Tipping is not officially encouraged in the Maldives. But it'scustomary to tip waiters and room staff in the resorts if theservice is good, even if a service charge has already beenadded.

    Safety Information:

    Crime levels are low in the Maldives but petty theft does occur.It is best not to leave goods unattended on the beaches or in hotelrooms. There is a measure of political instability and visitors areadvised to avoid public gatherings and demonstrations, particularlyon Malé Island, as these can turn violent. However, resorts in theMaldives are considered very safe and there are rarely anydisturbances.

    Local Customs:

    Maldivians are predominantly Muslim, and therefore Islamiccustoms should be respected, particularly during the month ofRamadan when eating, drinking, and smoking during daylight hoursshould be discreet as it is forbidden by the Muslim culture.

    No pornography is allowed (or any material considered offensiveunder Islamic law) and homosexuality is illegal. Same-sexrelationships are not tolerated and carry jail sentences and fines.Alcohol consumption is confined to the resorts.

    Dress is informal but nudism and topless bathing is prohibited.On visits to inhabited islands it is important to respect localcustoms that adhere to conservative dress codes, and publicobservance of any religion other than Islam is prohibited. TheMaldives has strong anti-drug laws that carry severe penalties.

    Business:

    The Maldives does a lot of trade as everything is imported.Business tends to be conducted in a more informal way, with morecasual attire in lightweight materials. Meetings are usuallyscheduled for mornings and are typically conducted in English.Women, in particular, should dress conservatively. Business hoursare usually 7.30am to 2.30pm Sunday to Thursday.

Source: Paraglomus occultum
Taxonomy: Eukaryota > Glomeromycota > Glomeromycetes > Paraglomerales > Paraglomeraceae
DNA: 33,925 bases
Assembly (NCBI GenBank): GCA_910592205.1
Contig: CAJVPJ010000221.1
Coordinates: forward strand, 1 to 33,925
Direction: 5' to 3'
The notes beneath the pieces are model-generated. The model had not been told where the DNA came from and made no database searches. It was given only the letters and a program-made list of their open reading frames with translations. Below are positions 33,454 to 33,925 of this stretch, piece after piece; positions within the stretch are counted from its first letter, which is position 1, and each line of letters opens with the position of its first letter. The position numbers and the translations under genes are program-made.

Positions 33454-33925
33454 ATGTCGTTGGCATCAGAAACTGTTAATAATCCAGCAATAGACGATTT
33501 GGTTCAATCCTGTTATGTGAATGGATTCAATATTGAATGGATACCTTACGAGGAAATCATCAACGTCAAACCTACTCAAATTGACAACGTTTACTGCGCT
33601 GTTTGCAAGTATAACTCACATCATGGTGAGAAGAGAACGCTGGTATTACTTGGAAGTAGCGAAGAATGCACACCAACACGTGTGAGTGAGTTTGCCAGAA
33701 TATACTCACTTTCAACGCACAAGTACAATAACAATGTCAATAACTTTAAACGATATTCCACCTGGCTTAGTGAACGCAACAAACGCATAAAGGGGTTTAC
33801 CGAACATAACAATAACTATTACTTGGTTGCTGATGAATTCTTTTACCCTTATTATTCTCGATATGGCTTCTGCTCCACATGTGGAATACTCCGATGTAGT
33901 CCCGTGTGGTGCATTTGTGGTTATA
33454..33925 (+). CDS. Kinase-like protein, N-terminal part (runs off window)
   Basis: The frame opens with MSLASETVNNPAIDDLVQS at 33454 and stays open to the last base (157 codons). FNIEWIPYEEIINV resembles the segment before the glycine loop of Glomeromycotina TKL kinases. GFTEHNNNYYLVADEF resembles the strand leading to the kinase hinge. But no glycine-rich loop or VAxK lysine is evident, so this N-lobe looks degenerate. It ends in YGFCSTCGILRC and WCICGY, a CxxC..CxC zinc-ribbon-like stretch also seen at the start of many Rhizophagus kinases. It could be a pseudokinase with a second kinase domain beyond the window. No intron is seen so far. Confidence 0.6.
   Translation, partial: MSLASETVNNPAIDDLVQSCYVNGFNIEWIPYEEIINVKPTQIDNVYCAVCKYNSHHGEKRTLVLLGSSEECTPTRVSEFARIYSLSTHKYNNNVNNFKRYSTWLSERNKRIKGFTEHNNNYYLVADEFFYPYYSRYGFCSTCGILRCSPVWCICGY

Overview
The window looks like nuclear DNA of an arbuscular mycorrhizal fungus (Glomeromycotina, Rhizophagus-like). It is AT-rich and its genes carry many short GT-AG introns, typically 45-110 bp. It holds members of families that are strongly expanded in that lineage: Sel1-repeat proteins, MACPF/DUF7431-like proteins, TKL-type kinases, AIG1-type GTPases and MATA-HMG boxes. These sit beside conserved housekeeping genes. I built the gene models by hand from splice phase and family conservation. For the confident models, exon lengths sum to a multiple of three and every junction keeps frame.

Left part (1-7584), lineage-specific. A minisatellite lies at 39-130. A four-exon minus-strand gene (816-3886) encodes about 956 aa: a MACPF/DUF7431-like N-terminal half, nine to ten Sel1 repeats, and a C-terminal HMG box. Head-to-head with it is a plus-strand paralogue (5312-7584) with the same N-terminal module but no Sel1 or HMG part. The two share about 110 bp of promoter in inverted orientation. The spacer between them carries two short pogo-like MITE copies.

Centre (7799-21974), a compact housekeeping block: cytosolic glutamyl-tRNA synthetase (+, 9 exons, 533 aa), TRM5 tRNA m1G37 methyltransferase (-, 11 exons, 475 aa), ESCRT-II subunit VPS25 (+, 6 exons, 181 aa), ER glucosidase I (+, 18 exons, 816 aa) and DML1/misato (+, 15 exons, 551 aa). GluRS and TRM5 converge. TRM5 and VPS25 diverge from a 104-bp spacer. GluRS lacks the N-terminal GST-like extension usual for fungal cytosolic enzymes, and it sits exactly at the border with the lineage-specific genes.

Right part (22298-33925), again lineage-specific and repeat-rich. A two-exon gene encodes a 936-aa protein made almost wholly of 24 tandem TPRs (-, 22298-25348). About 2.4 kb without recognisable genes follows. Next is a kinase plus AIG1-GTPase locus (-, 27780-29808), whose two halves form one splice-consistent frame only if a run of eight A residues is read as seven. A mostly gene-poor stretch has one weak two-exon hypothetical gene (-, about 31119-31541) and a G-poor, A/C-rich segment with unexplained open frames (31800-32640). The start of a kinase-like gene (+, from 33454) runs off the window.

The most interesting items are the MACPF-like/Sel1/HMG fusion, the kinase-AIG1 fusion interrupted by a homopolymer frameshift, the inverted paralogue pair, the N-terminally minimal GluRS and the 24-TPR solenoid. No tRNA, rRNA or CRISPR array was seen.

Communications:

    The international access code for the Maldives is +960. It isbest to check whether your mobile network has roaming agreementswith the Maldives. Internet access is available in hotels and maintourist resorts.

    Duty Free:

    Travellers to the Maldives, irrespective of age, do not have topay duty on cigarettes, cigars, tobacco and gifts within reasonablequantities. Prohibited items include alcohol, firearms, pork,opium, marijuana, cocaine, pornography, and religious idols.

    Useful Contacts:

    Maldives Tourist Office: +960 323 228 orwww.visitmaldives.com

    Maldives Embassies:

    Maldives High Commission, London, United Kingdom: +44 (0)20 72242135.

    Foreign Embassies in Maldives :

    American Embassy, Colombo, Sri Lanka (also responsible forMaldives): +94 11 249 8500.

    British High Commission, Colombo, Sri Lanka (also responsiblefor Maldives): +94 11 539 0639.

    Canadian High Commission, Colombo, Sri Lanka (also responsiblefor Maldives): +94 11 522 6232.

    South African High Commission, Colombo, Sri Lanka (alsoresponsible for Maldives): +94 11 268 9926.

    Australian High Commission, Colombo, Sri Lanka (also responsiblefor Maldives): +94 11 246 3200.

    Mission of Ireland to the UN, New York, United States (alsoresponsible for Maldives): +1 212 421 6934.

    New Zealand Consulate, Singapore (also responsible forMaldives): +65 6235 9966.

    Maldives Emergency Numbers : Emergencies: 119 (Police); 102 (Ambulance).
    Maldives